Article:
Walking across a college campus these days, one is constantly reminded how important personal technology has become for today’s students. From the sorority sister texting while her beach cruiser wobbles through the crowd, to the nerds sharing a portable videogame console, the scene is reminiscent of yesterday’s science fiction. The degree of collective distraction is truly stunning. Everyone seems to be tuning into their devices as a way of tuning out the world around them.
And that makes the people whose job it is to sell things very, very nervous. Because advertising only works if people pay enough attention to it so that their passion is set aflame. That’s why we are seeing more and more attempts to mobilize the desire for distraction in the service of consumerism. The number of promotional offers in which “free iPads” are supposedly being handed out is laughably large. And invitations to scan Quick Response bar codes for more information are literally everywhere.
It’s worth asking, though, whether hailing students in this way makes as much sense as it initially seems. Students today are constantly being reminded that their future depends on technology. Whether it’s the grade-schooler whose first attempts to do math are mediated by a piece of software, the teenager who is required to give multi-media presentations using PowerPoint or the undergraduate who can only access course content over the internet, going computer-free is nearly impossible. As much as young people might be inclined to embrace personal technology on their own terms, the fact that it is now being forced on them by authority figures suggests that the appeal of the new might be less compelling than was previously the case.
There’s a lot of anxiety about the technological habits of young people. Business leaders fear that their products will be rendered prematurely obsolete. Political and religious leaders are also worried about losing touch with this market. But this anxiety appears to be leading to overcompensation eventually destined to bring about the opposite problem. When your parents and their institutional stand-ins — school, church, military — try so hard to reach you, the impulse to be wary mounts. It’s not unlike the late 1960s, when Madison Avenue started selling everything from textbooks to refrigerators in psychedelic raiment, oblivious to the fact that its allure was bound up with impracticality.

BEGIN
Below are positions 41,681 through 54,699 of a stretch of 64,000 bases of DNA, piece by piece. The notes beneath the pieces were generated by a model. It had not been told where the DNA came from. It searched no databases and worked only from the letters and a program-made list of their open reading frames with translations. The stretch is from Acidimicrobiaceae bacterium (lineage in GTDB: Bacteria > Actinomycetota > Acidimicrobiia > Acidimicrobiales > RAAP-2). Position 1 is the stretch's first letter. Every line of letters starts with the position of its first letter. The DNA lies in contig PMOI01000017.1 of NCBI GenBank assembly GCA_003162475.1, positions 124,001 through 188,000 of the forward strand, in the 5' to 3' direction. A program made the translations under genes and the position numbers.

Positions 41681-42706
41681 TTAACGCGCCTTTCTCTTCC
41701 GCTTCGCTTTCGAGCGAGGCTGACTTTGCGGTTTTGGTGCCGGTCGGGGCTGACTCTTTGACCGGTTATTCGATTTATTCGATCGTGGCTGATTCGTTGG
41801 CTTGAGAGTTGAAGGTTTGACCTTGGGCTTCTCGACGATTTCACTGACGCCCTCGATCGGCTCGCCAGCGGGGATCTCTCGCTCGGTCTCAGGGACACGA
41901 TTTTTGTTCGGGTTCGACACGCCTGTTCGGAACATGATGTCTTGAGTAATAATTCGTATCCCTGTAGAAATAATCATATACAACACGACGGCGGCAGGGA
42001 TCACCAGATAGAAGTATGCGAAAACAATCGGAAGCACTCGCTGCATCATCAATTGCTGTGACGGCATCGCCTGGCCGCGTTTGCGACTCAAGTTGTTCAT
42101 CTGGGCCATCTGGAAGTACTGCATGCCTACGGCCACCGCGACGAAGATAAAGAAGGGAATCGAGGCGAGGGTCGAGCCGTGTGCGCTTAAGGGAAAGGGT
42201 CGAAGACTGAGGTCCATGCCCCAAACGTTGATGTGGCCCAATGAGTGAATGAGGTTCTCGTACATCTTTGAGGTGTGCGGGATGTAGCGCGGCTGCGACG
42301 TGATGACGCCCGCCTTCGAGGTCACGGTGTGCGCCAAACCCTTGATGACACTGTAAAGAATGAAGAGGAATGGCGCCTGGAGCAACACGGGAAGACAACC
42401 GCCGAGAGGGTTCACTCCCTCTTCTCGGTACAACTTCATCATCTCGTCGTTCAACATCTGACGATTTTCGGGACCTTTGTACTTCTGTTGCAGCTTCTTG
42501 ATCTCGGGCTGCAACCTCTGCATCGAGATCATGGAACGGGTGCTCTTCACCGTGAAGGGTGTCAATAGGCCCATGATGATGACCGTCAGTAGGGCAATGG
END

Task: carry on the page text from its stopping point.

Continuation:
A closer look at the photograph above shows how much social pressure is being exerted on young people to be as technological as they can be. On the left is an advertisement for a local church that links “Good News” with the mobile phones capable of turning that black-and-white pattern into meaningful data. Although the church surely welcomes those who lack such devices, the implication here is that one can be “saved” by technology. Whatever happened to those paranoid rants against bar codes that declared them to be the “mark of the beast”?
On the right is an advertisement for a credit union — a kind of non-profit bank increasingly popular in the United States — which, like so many of the flyers posted around campus, uses the possibility of winning free a iPad as bait. Curiously, even though the credit union is promoting its banking services, the message being communicated has nothing to do with financial transactions per se. Rather, the viewer is forcefully told that books are antiquated and must be replaced with computer technology at the first possible opportunity. While it might not be that surprising, in the wake of the financial crisis from the fall of 2008, to see a bank promoting the abolition of books, there’s still something unnerving about the disjunction between the ad’s ostensible purpose and its subject matter.
Taken together, these advertisements seem a little too invested in technology. It’s hardly a requirement for the services they are touting. But the people who devised these campaigns seem to worry that today’s college students will only pay attention to whatever reflects their world back to them.
The odd part is that these advertisements actually seem to create the kind of consumers they wish to reach. By aggressively treating college students as experts on technology, the ads force them either to answer that call or feel marginalized vis-Ã -vis their peers. In other words, however troubled the mindset of those who implemented these campaigns, it is ultimately students who are made anxious by them. Indeed, it could plausibly be argued that advertisements like these are less for the services they are meant to tout than they are for technology itself.